And along with several Linux distros I run a couple of machines with Win2KPro on them.  Security updates still come through on a regular basis thank you very much.  I don't mean to be a newbie here bashing away, but the false information seems to flow.

A few comments. Most Linux newbies do a full install because they don't understand what the various components do anyhow, so navigating through the choices in Vector Linux is a moot point here. I still usually do full installs, then selectively uninstall what I don't want. W2K may still get security fixes, but there's getting to be less and less application updates available. I think AVG recently stopped supporting W2K, for example.

As for ease of installation, Vector Linux was very easy for me -- but it's hard to gauge now if that's because I've stuck with Linux for 2 years now and just automatically know certain things. I do think some people tend to *overthink* everything and that gets them into trouble. I usually just do the standard install with Linux distributions and then learn enough to customize later.

Once Vector Linux is installed you have a complete system. Listen to music, play DVDs, watch AVIs, watch YouTube videos, burn CDs, write and read Microsoft documents and spreadsheets... all "out of the box." And it takes about 20 to 30 minutes.There is no way a Windows install will do that. I rebuilt my brother's kids' computer a month or so ago (it had gotten a nasty virus). I did a dual-boot install, Windows XP/Vector Linux Standard 6. (Games on the Windows side *all* Internet usage on the Vector Linux side.) The XP install, using the OEM Dell XP disk, took much longer. First I had to install XP, but then I needed drivers for the motherboard, built-on network port, built-on audio chip, and built-on video chip. I couldn't get to the Internet without first getting these drivers -- a Catch-22 situation. I could have downloaded the drivers on another machine but, since I had my Puppy Linux flash drive, I booted it up, was able to get to Dell's site within a minute or two, and was able to download the needed drivers to the Windows partition. Once I rebooted to Windows, loaded the drivers (which required a couple more reboots), I was on the Internet with XP. The first thing I do at that time is download Avast! (*before* doing the Windows updates) -- then Firefox, ect. But even then, you don't have a DVD player, no AVI or MP3s will play, you can't burn CDs, YouTube won't work, you can't read Microsoft Word or Excel documents -- you've still got a lot of work to do. It's something Windows users have been doing for years, so it's automatic and they don't realize how counter-intuitive it really is.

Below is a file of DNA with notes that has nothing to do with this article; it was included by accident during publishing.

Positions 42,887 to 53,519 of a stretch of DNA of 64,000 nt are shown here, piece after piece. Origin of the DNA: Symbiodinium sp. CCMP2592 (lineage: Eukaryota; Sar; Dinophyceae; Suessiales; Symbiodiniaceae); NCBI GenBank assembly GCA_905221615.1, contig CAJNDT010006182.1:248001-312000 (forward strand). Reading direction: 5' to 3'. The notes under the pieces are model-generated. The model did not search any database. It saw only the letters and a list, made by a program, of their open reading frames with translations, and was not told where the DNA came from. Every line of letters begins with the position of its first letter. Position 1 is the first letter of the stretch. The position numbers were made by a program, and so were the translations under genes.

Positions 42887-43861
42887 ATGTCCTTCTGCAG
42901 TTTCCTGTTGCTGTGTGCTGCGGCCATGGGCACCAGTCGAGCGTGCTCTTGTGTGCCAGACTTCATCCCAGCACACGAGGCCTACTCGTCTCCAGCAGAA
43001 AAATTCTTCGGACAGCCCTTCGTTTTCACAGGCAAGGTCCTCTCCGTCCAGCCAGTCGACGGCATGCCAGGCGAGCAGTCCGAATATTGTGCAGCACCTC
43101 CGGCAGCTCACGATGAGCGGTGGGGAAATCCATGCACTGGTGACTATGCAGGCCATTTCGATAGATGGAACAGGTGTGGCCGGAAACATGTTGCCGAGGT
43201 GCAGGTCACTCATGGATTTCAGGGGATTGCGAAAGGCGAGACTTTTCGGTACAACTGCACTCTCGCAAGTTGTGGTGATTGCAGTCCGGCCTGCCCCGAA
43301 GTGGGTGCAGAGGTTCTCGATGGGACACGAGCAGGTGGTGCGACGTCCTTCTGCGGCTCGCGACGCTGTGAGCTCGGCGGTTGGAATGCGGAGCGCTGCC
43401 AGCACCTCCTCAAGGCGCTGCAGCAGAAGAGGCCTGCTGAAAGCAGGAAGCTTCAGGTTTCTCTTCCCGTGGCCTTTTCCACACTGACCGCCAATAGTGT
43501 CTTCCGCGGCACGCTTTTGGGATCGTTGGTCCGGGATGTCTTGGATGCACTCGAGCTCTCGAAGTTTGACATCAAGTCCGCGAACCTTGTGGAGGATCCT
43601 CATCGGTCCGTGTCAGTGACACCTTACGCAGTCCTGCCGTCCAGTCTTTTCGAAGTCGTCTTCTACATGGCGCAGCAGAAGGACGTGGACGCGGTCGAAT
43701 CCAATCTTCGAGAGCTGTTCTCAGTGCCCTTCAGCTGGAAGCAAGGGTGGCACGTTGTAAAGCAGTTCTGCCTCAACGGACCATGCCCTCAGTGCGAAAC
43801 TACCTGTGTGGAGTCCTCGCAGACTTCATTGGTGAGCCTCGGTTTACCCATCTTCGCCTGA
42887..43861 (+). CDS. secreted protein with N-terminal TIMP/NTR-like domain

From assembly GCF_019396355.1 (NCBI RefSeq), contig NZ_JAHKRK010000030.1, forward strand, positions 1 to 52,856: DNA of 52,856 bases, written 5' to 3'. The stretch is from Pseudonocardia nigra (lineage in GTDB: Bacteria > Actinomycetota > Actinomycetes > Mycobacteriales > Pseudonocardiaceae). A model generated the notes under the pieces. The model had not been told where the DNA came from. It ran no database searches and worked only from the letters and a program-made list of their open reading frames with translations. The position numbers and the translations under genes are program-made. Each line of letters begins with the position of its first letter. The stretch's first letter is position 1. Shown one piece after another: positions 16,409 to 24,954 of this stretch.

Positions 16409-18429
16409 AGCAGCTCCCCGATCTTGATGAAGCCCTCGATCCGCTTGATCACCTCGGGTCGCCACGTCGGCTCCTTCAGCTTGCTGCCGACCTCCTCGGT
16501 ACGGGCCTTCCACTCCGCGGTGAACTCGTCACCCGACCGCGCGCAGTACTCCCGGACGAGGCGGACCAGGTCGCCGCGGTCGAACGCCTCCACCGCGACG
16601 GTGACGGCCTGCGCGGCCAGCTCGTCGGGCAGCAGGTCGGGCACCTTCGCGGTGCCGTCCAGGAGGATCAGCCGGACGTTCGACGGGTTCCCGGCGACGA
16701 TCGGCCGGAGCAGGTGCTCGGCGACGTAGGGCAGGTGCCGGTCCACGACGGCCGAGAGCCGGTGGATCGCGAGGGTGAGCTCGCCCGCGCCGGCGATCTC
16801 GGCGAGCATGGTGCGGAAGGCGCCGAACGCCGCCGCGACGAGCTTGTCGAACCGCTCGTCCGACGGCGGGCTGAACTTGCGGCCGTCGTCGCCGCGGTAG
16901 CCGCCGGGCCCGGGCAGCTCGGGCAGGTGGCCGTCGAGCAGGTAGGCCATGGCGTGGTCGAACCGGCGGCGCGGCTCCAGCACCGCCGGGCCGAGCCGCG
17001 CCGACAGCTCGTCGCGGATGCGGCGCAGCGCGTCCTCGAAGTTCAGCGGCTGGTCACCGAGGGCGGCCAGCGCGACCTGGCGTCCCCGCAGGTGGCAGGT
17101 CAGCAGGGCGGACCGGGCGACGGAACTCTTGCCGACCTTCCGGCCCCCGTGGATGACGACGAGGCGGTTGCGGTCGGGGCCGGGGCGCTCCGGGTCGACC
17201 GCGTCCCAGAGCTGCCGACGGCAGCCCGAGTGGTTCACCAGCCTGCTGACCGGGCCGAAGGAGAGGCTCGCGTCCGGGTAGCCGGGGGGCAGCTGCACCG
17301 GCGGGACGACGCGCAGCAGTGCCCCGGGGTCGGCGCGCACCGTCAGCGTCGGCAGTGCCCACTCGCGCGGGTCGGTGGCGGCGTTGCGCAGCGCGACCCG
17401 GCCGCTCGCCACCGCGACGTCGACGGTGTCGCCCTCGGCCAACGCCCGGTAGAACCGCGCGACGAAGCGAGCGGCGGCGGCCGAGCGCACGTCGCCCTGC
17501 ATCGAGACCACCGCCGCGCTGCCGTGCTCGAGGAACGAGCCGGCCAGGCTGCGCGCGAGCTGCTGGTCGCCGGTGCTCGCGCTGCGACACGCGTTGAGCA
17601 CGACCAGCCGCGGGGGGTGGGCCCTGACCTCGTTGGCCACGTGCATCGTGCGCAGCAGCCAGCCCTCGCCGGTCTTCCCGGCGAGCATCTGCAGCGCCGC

Vector Linux, on the other hand, takes about 20 minutes to install and another ten or so to update (using the high-speed Internet). Then you're done. You have a secure, stable and a very agile system that does everything you need "out of box." So, from that point of view, Vector Linux *is* simple, even by Linux standards. Even Ubuntu requires loading proprietary codecs and applications, although it's not much of a challenge anymore (though I don't use Ubuntu because it seems to "heavy" for me).

And, since I'm on my soapbox, one more comment. Others have kind of mentioned this, but some people in Linux need to quit trying to make it into Windows. Windows users, those who have learned enough to be able to fix other folks' Windows installs (which, unfortunately, is where I am) need to understand that they've put some time into learning Windows. It's come in bits and pieces, but if they look back there really *has* been a learning curve. Linux is different than Windows so it also requires a learning curve. But it's kind of like trying to learn to write with your left hand (or your right hand if your left-handed). Since you already know how to write with your right hand, you're impatient with your clumsy attempts to learn to use your left one. You don't want to apply yourself, because it's frustrating to not be able to just *do it.* That's where I was a couple years ago with Linux. I had played with it for years, dual-booting, trying it out, getting frustrated and giving up when I couldn't get something to work the way I wanted it to. But two years ago XP was going out and I knew I wasn't going to Vista (and I was fed up with all the anti-virus maintenance) so I decided that I was going to stick with Linux no matter what. And that's the point you have to get to if you really want to move to Linux. It does require a little effort, a little learning time. But, after a few months the bits of info start adding up and soon Linux becomes "intuitive." Once you get to that point, you realize how much simpler and more elegant Linux is than Windows. But you don't get there if you don't work your way through it. Now I'm forgetting Windows stuff and I absolutely hate fixing Windows computers -- because I find it convoluted.